Glynn, Cassandra and Wesely, Pamela. Words and Actions: Teaching Languages Through the Lens of Social Justice (ACTFL, 2015).
According to the authors, a social justice curriculum positively influences all students. Social justice, critical pedagogy, and culturally relevant teaching are becoming essential as more and more language educators teach in increasingly diverse world language classrooms. This new publication supports in-service and pre-service teachers in recognizing their students' diverse backgrounds while also supporting students' ability to think critically about the world around them. Questioning mainstream approaches to language and culture learning is vital. An emphasis on social justice is, in part, a way to expand the definition and scope of language education, leading to further innovation in the profession.
Goodman, Diane J. Promoting Diversity and Social Justice: Educating People from Privileged Groups, Second Edition (Teaching/Learning Social Justice) (Routledge, 2011).
Promoting Diversity and Social Justice provides theories, perspectives, and strategies that are useful for working with adults from privileged groups―those who are in a more powerful position in any given type of oppression. The thoroughly revised edition of this accessible and practical guide offers tools that allow educators to be more reflective and intentional in their work―helping them to consider who they’re working with, what they’re doing, why they’re doing it and how to educate more effectively.
Gorski, Paul C. and Pothini, Seema G. Case Studies on Diversity and Social Justice Education (Routledge, 2013).
Case Studies on Diversity and Social Justice Education offers pre- and in-service educators an opportunity to analyze and reflect upon a variety of realistic case studies related to educational equity and social justice. Each case, written in an engaging, narrative style, presents a complex but common classroom scenario in which an inequity or injustice is in play. These cases allow educators to practice the process of considering a range of contextual factors, checking their own biases, and making immediate- and longer-term decisions about how to create and sustain equitable learning environments for all students.
Gutstein, Eric (Rico) and Peterson, Bob. Rethinking Mathematics: Teaching Social Justice by the Numbers (Rethinking Schools , 2005).
In this unique collection, more than 30 articles show how to weave social justice issues throughout the mathematics curriculum, as well as how to integrate mathematics into other curricular areas.
Rethinking Mathematics offers teaching offers teaching ideas, lesson plans, and reflections by practitioners and mathematicians. This is real-world math--math that helps students analyze problems as they gain essential academic skills. This book will deepen students understanding of society and prepare them to be critical, active participants in a democracy. Blending theory and practice, this is the only resource of its kind.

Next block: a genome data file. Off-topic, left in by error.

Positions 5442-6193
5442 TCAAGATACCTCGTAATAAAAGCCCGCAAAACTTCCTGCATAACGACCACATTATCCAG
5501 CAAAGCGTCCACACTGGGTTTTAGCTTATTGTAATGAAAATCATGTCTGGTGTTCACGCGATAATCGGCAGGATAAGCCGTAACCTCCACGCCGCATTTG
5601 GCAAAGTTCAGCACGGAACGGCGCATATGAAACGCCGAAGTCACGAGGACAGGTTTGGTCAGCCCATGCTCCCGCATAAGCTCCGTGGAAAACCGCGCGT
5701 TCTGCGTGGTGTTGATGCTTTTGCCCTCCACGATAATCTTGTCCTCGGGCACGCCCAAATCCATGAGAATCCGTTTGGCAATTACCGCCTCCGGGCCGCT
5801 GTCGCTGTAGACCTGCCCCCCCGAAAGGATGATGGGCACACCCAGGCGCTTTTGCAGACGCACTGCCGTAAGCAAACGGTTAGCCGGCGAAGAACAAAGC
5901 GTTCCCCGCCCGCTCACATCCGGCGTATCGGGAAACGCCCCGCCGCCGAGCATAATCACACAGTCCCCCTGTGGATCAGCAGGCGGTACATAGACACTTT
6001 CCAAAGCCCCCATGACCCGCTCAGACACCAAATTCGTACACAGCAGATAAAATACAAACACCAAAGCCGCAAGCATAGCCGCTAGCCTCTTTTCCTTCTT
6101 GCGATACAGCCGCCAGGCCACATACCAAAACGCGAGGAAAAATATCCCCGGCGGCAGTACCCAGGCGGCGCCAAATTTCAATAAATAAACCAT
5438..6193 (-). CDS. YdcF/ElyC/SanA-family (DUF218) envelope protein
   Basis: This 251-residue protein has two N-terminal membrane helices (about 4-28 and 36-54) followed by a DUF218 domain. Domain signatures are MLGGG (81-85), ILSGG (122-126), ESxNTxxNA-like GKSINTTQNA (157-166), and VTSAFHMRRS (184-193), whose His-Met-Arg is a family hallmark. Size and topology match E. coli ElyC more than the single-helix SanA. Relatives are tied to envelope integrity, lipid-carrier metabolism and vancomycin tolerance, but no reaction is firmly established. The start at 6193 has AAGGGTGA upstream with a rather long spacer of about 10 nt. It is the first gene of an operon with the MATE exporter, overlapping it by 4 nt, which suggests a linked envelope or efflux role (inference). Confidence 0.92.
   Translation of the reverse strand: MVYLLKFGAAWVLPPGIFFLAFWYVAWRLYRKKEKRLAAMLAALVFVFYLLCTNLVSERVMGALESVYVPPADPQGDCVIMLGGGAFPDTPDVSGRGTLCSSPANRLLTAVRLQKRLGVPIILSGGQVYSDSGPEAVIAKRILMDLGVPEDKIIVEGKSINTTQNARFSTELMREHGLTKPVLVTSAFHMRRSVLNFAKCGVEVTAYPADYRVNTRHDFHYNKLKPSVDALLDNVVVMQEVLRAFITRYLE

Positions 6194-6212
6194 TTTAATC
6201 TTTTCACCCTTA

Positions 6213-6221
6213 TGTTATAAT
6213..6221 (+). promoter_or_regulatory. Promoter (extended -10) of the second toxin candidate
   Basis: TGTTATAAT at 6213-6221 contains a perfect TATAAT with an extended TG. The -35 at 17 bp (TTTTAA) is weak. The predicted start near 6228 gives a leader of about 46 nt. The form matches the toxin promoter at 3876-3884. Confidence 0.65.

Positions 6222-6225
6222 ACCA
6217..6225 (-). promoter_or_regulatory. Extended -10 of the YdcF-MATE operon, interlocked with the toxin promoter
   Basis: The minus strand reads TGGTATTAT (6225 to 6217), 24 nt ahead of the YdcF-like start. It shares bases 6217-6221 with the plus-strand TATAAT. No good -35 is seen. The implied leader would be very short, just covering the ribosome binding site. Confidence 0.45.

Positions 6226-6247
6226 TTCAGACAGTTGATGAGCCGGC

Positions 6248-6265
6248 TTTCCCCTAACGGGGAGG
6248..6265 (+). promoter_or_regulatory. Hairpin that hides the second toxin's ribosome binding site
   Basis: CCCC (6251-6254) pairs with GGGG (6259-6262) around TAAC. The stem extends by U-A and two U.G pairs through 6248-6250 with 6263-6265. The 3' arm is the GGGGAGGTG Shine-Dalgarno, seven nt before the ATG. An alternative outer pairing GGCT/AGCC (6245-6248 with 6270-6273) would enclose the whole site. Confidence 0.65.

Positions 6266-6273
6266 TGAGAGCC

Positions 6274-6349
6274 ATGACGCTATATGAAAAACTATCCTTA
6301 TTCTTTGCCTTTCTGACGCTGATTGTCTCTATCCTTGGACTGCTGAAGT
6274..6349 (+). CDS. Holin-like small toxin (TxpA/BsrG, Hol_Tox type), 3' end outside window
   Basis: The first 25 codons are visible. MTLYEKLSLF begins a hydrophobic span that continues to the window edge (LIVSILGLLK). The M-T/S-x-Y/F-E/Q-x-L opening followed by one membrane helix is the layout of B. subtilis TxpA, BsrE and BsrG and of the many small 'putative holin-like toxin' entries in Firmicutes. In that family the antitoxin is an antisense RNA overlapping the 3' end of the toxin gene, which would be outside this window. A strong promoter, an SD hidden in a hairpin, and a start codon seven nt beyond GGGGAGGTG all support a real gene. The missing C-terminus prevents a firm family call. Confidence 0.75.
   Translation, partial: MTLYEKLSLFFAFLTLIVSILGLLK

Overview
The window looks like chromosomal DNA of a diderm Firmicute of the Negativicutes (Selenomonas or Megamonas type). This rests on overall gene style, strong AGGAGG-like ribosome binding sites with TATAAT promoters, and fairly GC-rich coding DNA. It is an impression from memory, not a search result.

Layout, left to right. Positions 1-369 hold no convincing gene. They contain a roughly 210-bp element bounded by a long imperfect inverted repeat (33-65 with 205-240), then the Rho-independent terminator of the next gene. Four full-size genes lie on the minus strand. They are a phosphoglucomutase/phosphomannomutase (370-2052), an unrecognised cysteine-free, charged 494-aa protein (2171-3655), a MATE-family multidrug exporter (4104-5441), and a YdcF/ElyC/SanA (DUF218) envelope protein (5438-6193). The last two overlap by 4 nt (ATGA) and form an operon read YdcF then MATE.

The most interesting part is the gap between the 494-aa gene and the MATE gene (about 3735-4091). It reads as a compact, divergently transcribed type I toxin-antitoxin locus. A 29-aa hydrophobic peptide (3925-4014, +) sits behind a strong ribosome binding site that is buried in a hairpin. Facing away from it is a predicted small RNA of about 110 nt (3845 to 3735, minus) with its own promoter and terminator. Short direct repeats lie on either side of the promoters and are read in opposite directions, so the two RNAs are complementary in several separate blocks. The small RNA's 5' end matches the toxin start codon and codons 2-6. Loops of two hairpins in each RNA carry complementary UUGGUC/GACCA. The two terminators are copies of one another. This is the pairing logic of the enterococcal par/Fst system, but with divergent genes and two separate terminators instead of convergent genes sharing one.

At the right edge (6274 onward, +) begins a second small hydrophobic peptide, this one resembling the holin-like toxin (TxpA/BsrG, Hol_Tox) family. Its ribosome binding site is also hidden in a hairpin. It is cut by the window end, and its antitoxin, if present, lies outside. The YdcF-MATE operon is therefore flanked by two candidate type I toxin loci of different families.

Institute of Race Relations. Roots of Racism (1982).
The first book in a series which covers Europe’s early contacts with black people and the factors that fuelled the original drive for conquest. From the initial dominance of the Spanish and Portuguese, it traces the establishment of a worldwide colonial system and how that in turn fed Europe’s economic development – in particular through the industrial revolution. It examines the slave trade and the genesis of modern racism. Roots of Racism provides the historical context and back- ground necessary to understand contemporary race issues. 32 pages, with maps, charts, pictures and a glossary of basic terms.
Institute of Race Relations. Patterns of Racism (1982).
The second book in a series that traces the different ways that racism and colonialism have developed in various parts of the world and how and why they took on particular forms. Bringing the story up to the twentieth century, it covers North America, Australia and New Zealand, Southern Africa, Latin America, the West Indies and India. It concludes by looking at the type of racist culture that has been fostered by colonialism and imperialism. Patterns of Racism provides essential background reading for the study of such subjects as anti-colonial struggles, the US civil rights movement and the fight against apartheid in South Africa.
Institute of Race Relations. How Racism Came to Britain (1985).
The third book in a series that explains how racism came to Britain. It is highly readable, serious – yet entertaining – and is especially suitable for young people. It examines the origins of racism in slavery and colonialism and shows how it affects black people in every aspect of their lives in Britain today – in immigration control, employment, housing, education, policing and law enforcement, and the media.
Institute of Race Relations, HomeBeats: Struggles for Racial Justice
HomeBeats is a multimedia journey through time, from Africa, the Caribbean and Asia, to the making of modern Britain. The first cd-rom on racism and the black presence in Britain, it fuses music, graphics, video, text and animation into a stunning voyage of personal and historical discovery for every user.